Breath is the simple key to more satisfaction in your sex life.
Mindful breathing leads to a more satisfying and orgasmic sex life. Being aware of how you are breathing, and where in your body your are breathing, allows you to choose how you breathe. You can then use the breath to play with your arousal levels – slowing down and ‘grounding’ to prevent premature ejaculation for example, or speeding up to energise and build orgasmic sensations. Most people are really unconscious of their breath during sex and masturbation: it’s often short and restricted or they’re clenching and holding their breath. Learning to be mindful, to pay attention to the breath and relax the body, leads to more oxygen and more sensation in the whole body – not just the genitals. With practice this can support you in experiencing more full-body orgasmic sensations, not just the 5 second ‘peak orgasm’ which is often associated with restricted or held breath.
Are you breathing mindfully?
The breath is the foundation of any tantric practice, any meditation practice, any yogic practice. Just take a moment now to notice your breath: is it shallow and up in your chest, perhaps you were even holding your breath without realising? Does your chest feel tight or open, are your shoulders and back hunched?
The deeper you breathe, the more you feel. If your breathing is restricted your capacity for feeling your body is limited. Most of the clients I see come to me with this disconnection from their breath. Existing in a ‘fight or flight’ state in the body, their breathing restricted to the absolute lowest necessity for basic function and survival. They are walking around in a perpetual state of disconnection from pleasurable, subtle or soft sensations – but also blocking out ‘painful’ warning signs of damage or distress.
If you watch a baby or small child breathe you will notice that their abdomen expands and retracts when they are breathing in and out. There will be hardly any movement of the upper chest and the action is smooth, often with a small pause in between breaths. Negative habitual patterns develop in your body from a very young age. Sitting in chairs at school desks, sitting in front of the TV and unconsciously adapted inefficient movement patterns all contribute to poor posture and limited diaphragm use during breathing. Emotionally your body learns to close down and clam up in ‘unsafe’ or stressful situations. Your shoulders fall inwards, your upper back becomes hunched and your breathing becomes shallow in order to protect yourself from painful feelings. You learn to not take up too much space, to not draw attention to yourself, to literally use up as little air as you can. I see this in my clients’ breathing patterns, in their body posture and also in the way they speak: voices tight and coming from the throat, rather than supported by the belly.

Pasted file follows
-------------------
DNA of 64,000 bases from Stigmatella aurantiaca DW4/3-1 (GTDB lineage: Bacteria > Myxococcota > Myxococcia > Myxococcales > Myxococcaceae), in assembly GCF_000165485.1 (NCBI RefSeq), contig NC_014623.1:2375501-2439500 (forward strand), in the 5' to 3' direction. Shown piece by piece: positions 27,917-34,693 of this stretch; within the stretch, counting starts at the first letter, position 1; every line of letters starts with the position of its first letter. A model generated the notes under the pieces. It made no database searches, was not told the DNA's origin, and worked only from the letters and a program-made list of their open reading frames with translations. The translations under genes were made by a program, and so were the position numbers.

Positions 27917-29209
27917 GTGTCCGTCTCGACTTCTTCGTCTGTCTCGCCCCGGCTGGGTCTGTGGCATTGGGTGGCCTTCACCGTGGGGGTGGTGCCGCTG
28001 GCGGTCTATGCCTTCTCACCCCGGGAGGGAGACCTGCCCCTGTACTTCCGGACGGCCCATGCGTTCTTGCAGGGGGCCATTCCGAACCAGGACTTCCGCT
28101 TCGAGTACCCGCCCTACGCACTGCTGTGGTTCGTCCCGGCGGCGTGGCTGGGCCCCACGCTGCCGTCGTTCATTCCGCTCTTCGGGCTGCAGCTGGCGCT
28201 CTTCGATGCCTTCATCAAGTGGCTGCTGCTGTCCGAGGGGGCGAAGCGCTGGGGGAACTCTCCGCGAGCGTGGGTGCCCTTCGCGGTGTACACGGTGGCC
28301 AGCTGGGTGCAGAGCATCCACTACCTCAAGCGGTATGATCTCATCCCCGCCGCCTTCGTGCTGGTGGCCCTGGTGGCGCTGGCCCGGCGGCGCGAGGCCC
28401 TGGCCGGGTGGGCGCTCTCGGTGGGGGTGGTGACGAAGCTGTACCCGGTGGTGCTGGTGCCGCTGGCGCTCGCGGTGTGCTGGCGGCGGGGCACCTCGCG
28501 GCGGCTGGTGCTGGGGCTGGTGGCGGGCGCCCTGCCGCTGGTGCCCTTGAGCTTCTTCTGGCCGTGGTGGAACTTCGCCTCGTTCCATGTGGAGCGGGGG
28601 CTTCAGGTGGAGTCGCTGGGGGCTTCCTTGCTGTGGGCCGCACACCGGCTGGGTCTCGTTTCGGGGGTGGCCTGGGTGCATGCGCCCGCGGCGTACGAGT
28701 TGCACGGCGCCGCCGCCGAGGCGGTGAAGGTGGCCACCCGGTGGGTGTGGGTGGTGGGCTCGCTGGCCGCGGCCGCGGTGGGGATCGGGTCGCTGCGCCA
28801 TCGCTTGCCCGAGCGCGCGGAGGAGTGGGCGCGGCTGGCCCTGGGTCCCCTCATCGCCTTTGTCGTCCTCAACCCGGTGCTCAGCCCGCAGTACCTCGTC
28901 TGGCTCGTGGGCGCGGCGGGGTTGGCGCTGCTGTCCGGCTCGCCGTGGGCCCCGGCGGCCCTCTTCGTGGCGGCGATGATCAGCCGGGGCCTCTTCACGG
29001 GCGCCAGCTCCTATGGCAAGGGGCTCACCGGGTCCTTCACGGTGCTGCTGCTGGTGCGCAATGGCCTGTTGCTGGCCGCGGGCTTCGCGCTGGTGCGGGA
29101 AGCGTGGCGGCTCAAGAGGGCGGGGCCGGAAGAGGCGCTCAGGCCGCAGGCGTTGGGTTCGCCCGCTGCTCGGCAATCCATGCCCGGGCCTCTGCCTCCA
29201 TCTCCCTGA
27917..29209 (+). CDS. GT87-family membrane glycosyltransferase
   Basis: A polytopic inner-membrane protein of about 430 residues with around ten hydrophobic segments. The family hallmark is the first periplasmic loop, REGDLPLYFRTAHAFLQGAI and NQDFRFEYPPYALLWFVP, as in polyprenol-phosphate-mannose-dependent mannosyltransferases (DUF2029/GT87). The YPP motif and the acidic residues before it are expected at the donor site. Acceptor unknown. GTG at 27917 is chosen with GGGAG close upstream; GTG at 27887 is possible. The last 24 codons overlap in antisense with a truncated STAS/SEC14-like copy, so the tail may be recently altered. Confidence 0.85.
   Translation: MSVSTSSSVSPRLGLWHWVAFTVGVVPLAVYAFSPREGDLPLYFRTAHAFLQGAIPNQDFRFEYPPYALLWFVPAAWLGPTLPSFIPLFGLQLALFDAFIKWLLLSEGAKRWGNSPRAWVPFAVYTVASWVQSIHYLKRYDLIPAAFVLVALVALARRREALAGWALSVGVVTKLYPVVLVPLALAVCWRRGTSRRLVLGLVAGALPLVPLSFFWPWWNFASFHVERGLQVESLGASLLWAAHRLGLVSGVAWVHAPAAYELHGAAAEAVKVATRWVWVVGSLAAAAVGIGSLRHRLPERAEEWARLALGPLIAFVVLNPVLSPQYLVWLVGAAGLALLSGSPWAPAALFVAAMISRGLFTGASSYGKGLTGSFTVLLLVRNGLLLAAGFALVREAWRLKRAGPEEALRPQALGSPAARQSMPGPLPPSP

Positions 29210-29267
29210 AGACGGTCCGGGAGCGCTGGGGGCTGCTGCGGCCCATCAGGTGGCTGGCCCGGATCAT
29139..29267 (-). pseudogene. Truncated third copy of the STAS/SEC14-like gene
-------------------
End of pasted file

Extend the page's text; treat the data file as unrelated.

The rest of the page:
Have you ever noticed how your voice becomes restricted or strained when you are feeling emotional – scared, angry, hurt, sad? In these times we cut off from the body, breathing short and shallow so that the emotion does not overwhelm us.
Using breath to relax your mind and body
Your breathing is unique: it is the only function that can be performed consciously as well as unconsciously, and it can be completely voluntary or involuntary. Breathing is the bridge between mind and body, the connection between consciousness and unconsciousness. It is the key to health and wellness, a function we can learn to regulate and develop in order to improve our physical, mental and spiritual well-being (Weil, 2012).